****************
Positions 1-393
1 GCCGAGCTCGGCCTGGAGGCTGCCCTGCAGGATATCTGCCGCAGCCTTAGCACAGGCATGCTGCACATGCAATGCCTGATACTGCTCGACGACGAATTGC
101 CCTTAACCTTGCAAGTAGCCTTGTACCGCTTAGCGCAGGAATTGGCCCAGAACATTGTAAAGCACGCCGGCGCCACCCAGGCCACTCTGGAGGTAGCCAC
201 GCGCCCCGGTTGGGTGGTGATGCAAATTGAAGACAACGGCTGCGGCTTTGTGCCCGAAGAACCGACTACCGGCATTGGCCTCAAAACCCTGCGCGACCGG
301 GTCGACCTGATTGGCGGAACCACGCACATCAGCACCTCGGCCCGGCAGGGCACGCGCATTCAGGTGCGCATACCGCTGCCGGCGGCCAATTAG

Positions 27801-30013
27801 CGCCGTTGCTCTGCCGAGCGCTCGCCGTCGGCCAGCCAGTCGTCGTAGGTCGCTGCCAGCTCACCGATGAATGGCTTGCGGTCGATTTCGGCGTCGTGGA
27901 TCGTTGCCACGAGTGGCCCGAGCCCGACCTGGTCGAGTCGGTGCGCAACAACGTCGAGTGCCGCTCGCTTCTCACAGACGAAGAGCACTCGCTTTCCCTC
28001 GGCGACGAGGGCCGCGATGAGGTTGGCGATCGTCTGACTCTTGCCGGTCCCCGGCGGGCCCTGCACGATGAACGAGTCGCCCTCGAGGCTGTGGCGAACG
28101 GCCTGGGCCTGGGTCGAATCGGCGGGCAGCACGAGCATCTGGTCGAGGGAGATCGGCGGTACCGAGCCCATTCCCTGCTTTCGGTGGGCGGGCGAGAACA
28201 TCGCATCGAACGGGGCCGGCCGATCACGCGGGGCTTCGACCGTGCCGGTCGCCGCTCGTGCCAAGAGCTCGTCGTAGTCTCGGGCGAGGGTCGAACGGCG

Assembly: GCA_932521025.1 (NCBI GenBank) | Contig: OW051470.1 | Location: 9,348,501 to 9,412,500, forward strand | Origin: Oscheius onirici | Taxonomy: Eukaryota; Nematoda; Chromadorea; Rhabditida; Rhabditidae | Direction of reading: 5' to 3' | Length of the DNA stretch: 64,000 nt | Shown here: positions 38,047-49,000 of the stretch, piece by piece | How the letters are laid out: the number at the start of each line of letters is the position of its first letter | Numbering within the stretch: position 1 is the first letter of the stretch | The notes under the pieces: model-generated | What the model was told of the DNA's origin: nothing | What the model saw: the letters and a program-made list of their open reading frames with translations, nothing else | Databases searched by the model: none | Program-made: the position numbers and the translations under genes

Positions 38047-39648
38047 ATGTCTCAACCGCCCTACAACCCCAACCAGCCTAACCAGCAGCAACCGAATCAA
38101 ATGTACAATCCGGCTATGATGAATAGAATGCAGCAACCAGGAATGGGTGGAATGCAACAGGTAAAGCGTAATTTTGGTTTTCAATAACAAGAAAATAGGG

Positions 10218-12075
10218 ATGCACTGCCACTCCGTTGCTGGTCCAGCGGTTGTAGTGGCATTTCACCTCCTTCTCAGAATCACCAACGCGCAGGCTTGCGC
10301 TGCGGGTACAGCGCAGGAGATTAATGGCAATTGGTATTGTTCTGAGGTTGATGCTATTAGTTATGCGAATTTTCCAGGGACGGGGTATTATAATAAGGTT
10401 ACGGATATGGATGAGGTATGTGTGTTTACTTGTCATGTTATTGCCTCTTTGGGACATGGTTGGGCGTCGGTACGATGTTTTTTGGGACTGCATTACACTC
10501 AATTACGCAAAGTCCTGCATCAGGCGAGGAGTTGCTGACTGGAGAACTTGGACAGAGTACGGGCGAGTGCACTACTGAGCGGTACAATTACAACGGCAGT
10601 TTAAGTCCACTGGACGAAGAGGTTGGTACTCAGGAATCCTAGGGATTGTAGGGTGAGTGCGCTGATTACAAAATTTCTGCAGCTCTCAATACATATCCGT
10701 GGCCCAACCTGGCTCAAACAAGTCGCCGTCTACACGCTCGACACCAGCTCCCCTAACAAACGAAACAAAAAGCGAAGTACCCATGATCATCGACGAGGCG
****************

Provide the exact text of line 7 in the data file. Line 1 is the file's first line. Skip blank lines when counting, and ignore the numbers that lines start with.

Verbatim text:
27801 CGCCGTTGCTCTGCCGAGCGCTCGCCGTCGGCCAGCCAGTCGTCGTAGGTCGCTGCCAGCTCACCGATGAATGGCTTGCGGTCGATTTCGGCGTCGTGGA